Pittsburgh -- An interdisciplinary team of researchers from Carnegie Mellon University and The Ohio State University has received a five-year, $1.2 million grant from the National Institute of Mental Health to investigate the link between antidepressants and suicidality -- including suicidal thoughts, attempts and suicide deaths. The researchers have previously challenged the U.S. Food and Drug Administration's (FDA) findings that antidepressants are causally linked to an increase in suicidal thoughts and behaviors in young people.
In 2004, the FDA performed a meta-analysis of the results of randomized clinical trials of antidepressants and concluded that the drugs led to increased suicidal behaviors and thoughts, which it termed "suicidality," among children and adolescents. As a result, the FDA required manufacturers to place a black box warning on the labels of antidepressants -- the strongest regulatory action the agency can take short of an outright ban. This has led to a decline in prescriptions of antidepressants for children and adolescents.
But the results of a study published in April by scientists from Carnegie Mellon and Ohio State suggest that the FDA may have overstated the actual risk to most teens and children on antidepressants. Using sophisticated statistical techniques, the researchers found an increased risk of suicidality only among adolescents who suffered from major depressive disorder, and then only among those who took a specific class of antidepressants -- selective serotonin reuptake inhibitors (SSRIs). Antidepressants are prescribed for a variety of other psychological ailments, such as obsessive-compulsive disorder and general anxiety disorder.
"Our concern was that by mixing together different diagnostic groups as well as different formulations of antidepressants, the FDA was underestimating important sources of variability that would make their results look more significant than they were," said Joel Greenhouse, professor of statistics at Carnegie Mellon and one of the study's authors.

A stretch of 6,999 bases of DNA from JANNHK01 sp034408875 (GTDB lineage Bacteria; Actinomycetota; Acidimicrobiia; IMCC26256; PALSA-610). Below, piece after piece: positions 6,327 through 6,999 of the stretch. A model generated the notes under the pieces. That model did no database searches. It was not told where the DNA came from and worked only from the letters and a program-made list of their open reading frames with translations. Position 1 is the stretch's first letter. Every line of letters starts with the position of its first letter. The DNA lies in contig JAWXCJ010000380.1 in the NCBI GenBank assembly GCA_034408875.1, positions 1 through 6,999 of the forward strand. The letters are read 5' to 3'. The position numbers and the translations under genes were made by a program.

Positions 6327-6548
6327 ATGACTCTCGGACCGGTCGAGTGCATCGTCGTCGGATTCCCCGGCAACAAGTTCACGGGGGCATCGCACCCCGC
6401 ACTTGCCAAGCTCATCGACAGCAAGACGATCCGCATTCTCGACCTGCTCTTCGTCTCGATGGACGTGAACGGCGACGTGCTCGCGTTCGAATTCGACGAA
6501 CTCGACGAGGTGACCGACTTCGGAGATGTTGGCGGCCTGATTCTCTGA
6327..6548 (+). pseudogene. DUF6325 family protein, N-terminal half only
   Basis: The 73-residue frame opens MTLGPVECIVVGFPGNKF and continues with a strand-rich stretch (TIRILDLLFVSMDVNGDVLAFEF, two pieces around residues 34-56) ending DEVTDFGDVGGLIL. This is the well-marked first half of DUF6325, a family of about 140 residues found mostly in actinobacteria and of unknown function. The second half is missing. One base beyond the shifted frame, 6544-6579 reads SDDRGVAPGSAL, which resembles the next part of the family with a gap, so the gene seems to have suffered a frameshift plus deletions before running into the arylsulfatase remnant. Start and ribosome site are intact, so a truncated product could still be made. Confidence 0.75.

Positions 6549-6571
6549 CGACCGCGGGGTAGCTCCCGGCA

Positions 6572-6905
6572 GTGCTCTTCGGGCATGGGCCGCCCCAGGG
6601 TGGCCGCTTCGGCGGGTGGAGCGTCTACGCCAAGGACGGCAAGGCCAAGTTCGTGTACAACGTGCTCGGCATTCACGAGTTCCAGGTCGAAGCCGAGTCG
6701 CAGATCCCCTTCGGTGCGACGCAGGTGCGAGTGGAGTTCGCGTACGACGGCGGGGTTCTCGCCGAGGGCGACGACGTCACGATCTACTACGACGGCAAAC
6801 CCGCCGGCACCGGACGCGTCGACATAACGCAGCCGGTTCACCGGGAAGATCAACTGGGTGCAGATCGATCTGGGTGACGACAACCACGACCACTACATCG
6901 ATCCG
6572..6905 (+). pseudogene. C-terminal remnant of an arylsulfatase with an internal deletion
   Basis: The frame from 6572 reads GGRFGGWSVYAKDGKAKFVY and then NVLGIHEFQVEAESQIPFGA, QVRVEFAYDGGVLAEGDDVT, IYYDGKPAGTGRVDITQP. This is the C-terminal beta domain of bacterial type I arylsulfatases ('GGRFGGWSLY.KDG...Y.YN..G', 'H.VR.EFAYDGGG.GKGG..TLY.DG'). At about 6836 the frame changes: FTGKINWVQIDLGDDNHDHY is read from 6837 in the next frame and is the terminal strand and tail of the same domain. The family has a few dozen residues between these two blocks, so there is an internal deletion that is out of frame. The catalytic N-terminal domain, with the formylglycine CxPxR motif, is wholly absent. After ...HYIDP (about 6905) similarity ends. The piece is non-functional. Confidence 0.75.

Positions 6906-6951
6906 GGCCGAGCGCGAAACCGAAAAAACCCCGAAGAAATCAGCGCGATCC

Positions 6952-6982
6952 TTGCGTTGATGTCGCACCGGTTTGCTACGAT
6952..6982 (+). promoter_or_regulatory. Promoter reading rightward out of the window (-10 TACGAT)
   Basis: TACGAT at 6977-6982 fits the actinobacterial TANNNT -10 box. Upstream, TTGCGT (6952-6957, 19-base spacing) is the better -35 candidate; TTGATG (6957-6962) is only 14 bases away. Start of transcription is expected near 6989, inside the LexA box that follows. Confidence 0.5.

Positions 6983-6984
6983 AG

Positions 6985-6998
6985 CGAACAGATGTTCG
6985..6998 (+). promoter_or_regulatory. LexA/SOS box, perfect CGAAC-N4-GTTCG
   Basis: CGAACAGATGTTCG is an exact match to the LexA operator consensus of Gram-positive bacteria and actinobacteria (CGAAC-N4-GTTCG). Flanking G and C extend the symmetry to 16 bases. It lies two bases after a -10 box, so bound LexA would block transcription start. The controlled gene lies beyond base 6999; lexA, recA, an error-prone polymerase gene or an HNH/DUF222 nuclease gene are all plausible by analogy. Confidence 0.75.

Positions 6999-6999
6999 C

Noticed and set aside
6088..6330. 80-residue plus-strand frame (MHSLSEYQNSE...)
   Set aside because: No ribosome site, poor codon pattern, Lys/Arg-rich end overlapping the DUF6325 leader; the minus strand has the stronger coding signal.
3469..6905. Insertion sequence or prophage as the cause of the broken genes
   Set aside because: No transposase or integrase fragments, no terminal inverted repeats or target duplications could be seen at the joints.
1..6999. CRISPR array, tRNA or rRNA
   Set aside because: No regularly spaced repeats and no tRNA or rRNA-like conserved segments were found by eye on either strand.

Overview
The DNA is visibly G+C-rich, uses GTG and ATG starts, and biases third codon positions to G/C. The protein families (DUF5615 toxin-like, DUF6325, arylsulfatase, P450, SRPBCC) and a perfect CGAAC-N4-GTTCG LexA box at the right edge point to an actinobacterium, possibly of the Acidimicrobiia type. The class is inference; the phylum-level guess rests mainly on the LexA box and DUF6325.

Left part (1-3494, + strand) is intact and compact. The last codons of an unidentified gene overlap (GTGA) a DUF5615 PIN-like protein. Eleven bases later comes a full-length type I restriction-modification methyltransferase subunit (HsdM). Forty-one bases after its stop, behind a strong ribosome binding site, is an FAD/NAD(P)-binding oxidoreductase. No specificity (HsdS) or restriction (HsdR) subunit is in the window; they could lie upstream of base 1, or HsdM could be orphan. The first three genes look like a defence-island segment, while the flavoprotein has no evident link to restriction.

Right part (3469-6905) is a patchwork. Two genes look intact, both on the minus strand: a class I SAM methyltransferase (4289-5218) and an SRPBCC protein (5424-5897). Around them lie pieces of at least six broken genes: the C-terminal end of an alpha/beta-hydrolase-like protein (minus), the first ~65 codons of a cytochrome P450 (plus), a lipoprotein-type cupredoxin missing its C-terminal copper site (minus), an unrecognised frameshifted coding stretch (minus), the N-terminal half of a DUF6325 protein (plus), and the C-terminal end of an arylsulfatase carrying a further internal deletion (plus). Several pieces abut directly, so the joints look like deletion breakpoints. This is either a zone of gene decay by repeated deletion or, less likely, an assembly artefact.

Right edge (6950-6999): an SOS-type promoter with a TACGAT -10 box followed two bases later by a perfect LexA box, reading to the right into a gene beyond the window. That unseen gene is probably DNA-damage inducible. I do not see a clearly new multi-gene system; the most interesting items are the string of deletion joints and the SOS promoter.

Working with Greenhouse will be Howard Seltman, a research scientist in Carnegie Mellon's Statistics Department; Eloise Kaizar, who recently earned her Ph.D. in statistics from Carnegie Mellon and soon will join the statistics faculty at Ohio State; and Kelly Kelleher, director of the Center for Innovation in Pediatric Practice and vice president for Health Services Research in the Columbus Children's Research Institute at Columbus Children's Hospital. Kelleher is also a faculty member of Ohio State's College of Medicine.
Greenhouse said several other factors are worth noting. The clinical trials that formed the basis of the FDA's review were not designed to measure suicide; their purpose was to determine the efficacy of various antidepressants in treating mental illness among children and adolescents. None of the approximately 4,600 youth who participated in those studies committed suicide, and the number of suicide attempts was too low to be statistically significant. That prompted the FDA to broaden its primary outcome to include suicidality, even though there is no evidence of a link between suicidality and suicide itself.
The researchers will use the grant to analyze other data sources that might shed light on what relationship, if any, antidepressant use has with suicidal behavior. For example, the FDA did not take into account recent results from large observational studies that, using health administrative data, have been unable to find an increased risk of suicidal behavior among youths who use antidepressants. They will also review psychotherapy studies to see whether there is an increase in suicidality among teens who were successfully treated with methods other than antidepressants. Greenhouse said that many psychiatrists believe that as their patients' conditions improve, they are more likely to express suicidal thoughts simply because they are better able to articulate their feelings.
"As a regulatory agency, the FDA made a public health decision to issue the black box warning. From a scientific perspective, we are interested in the question, 'What evidence, if any, is out there that would convince the FDA to remove the black box warning?' We want to do this systematically and look at alternative explanations as well," Greenhouse said.
Last reviewed: By John M. Grohol, Psy.D. on 21 Feb 2009
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